Apostle Paul’s first epistle to the Thessalonians contains some of the most powerful and definitive evidence that the first century Jews were about to suffer the wrath and judgment of God for their persecution of the righteous seed – the remnant of true Israel. The Thessalonians – like Paul and his companions – had “received the word in much tribulation” (1 Thessalonians 1:6).
1 Thessalonians 1:9-10
For they themselves report about us what kind of a reception we had with you, and how you turned to God from idols to serve a living and true God, and to wait for His Son from heaven, whom He raised from the dead, that is Jesus, who rescues us from the wrath to come.
Let’s read this text in the YLT to catch the full force.
“….and to wait for His Son from the heavens, whom He did raise out of the dead — Jesus, who is rescuing us from the anger that is coming”.
Notice that the Greek verb for “rescues” is in the present tense. The Thessalonians were literally at that time being delivered / rescued from the “wrath” that was coming. Paul continues…..
1 Thessalonians 2:14-16
For you, brethren, became imitators of the churches of God in Christ Jesus that are in Judea, for you also endured the same sufferings at the hands of your own countrymen, even as they did from the Jews, who both killed the Lord Jesus and the prophets, and drove us out. They are not pleasing to God, but hostile to all men, hindering us from speaking to the Gentiles so that they may be saved; with the result that they always fill up the measure of their sins. But wrath has come upon them to the utmost.
This text is absolutely amazing! Paul combines the messages / teachings of both John the Baptist and Jesus concerning the judgment of old covenant Israel.
Recall the words of Jesus….
(Luke 11:49-50 Mathew 23:32)
“‘I will send to them prophets and apostles, and some of them they will kill and some they will persecute, so that the blood of all the prophets, shed since the foundation of the world, may be charged against this generation…. “So you testify against yourselves, that you are sons of those who murdered the prophets. Fill up, then, the measure of the guilt of your fathers”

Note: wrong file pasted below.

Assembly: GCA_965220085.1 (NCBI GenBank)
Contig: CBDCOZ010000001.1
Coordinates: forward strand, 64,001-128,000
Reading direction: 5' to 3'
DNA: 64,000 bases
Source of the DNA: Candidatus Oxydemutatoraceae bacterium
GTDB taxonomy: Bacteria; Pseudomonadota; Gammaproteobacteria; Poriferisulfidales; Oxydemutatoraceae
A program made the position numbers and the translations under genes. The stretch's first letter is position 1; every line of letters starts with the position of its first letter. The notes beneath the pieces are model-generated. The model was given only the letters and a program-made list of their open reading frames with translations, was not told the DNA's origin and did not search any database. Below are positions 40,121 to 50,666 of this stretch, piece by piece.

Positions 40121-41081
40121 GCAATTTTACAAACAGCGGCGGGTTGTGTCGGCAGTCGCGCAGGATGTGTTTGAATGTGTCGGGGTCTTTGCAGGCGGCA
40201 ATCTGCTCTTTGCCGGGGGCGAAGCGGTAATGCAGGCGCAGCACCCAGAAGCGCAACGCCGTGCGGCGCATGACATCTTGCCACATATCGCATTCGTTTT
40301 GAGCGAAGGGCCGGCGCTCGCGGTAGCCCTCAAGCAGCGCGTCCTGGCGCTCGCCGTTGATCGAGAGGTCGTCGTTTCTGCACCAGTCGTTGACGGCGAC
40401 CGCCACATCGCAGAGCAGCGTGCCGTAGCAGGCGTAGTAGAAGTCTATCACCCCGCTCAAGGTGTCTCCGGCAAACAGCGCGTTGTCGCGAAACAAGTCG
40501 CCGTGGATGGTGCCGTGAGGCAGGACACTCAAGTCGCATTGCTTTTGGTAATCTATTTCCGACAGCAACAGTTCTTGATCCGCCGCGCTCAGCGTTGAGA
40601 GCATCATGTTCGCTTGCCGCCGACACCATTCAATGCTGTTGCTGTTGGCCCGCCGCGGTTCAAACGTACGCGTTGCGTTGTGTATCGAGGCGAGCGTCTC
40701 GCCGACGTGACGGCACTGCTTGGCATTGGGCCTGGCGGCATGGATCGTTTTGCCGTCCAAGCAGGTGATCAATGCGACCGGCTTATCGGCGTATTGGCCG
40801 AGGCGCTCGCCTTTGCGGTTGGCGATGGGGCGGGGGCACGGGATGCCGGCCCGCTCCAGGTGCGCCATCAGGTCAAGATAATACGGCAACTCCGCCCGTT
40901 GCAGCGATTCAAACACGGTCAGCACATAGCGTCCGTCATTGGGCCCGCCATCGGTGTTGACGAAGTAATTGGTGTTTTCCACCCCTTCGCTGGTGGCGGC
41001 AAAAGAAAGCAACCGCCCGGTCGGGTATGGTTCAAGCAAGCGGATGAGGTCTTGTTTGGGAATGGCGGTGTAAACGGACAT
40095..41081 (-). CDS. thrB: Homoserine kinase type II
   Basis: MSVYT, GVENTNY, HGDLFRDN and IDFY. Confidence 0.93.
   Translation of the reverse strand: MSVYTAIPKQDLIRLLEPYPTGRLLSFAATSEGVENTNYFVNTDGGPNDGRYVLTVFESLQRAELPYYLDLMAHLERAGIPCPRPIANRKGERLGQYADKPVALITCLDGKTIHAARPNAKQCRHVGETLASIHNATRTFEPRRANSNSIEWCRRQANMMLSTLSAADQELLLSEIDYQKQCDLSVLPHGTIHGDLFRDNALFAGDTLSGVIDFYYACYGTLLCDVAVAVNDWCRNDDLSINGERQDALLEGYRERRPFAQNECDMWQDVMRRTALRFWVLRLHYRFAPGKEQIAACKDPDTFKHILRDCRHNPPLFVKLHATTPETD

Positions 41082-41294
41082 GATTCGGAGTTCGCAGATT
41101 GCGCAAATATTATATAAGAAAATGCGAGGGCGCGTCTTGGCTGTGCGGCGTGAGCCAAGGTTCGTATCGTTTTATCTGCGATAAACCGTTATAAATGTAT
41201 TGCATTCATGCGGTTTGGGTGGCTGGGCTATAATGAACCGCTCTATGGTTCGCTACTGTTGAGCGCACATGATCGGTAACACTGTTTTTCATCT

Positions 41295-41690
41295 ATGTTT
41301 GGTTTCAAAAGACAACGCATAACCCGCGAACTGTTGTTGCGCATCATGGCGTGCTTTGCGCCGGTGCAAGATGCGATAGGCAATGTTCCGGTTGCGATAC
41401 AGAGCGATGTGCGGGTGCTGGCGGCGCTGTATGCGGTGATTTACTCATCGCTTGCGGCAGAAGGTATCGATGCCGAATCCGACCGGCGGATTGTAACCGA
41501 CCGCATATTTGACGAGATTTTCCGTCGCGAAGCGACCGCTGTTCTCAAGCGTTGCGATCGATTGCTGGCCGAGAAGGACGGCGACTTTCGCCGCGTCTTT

Notice, Jesus tells the Jews of his day that because of their murder of his apostles and prophets, the “measure” of Israel’s sins would be filled up and judgment would come upon that generation.
Paul, close to two decades later tells the Thessalonians of his day that the Jews who had “both killed the Lord Jesus and the prophets, and drove us out”, had become “displeasing to God and hostile to all men”. As a result, they were “filling up the measure of their sins” and the “wrath” of God had come upon them to the utmost.
Paul clearly alluded to both John’s “wrath about to come” (Mathew 3:7f), and Jesus’ “measure of your father’s guilt” (Luke 11:49f) when referring to the judgment that was coming on the Jews of his day who were at that time persecuting the Thessalonians (2 Thessalonians 1:4-8). Thus for Paul, old covenant Israel was destined for the judgment of God in the first century.
1 Thessalonians 5:2,8-9
For you yourselves know full well that the day of the Lord will come just like a thief in the night…. But since we are of the day, let us be sober, having put on the breastplate of faith and love, and as a helmet, the hope of salvation. For God has not destined us for wrath, but for obtaining salvation through our Lord Jesus Christ.
So, let’s look at what we have demonstrated thus far:
- Biblically, the destruction of “heaven and earth” can symbolically refer to the judgment of the “world system” (culture and social order) of a nation.
- Jesus referred to the destruction of heaven and earth in this sense when he said that none of the law could pass until “heaven and earth passed away”. Thus, Jesus was symbolically stating in the words of the old covenant prophets that until a specific nation and it’s “world system” was destroyed as the judgment of God, none of the old covenant would pass away.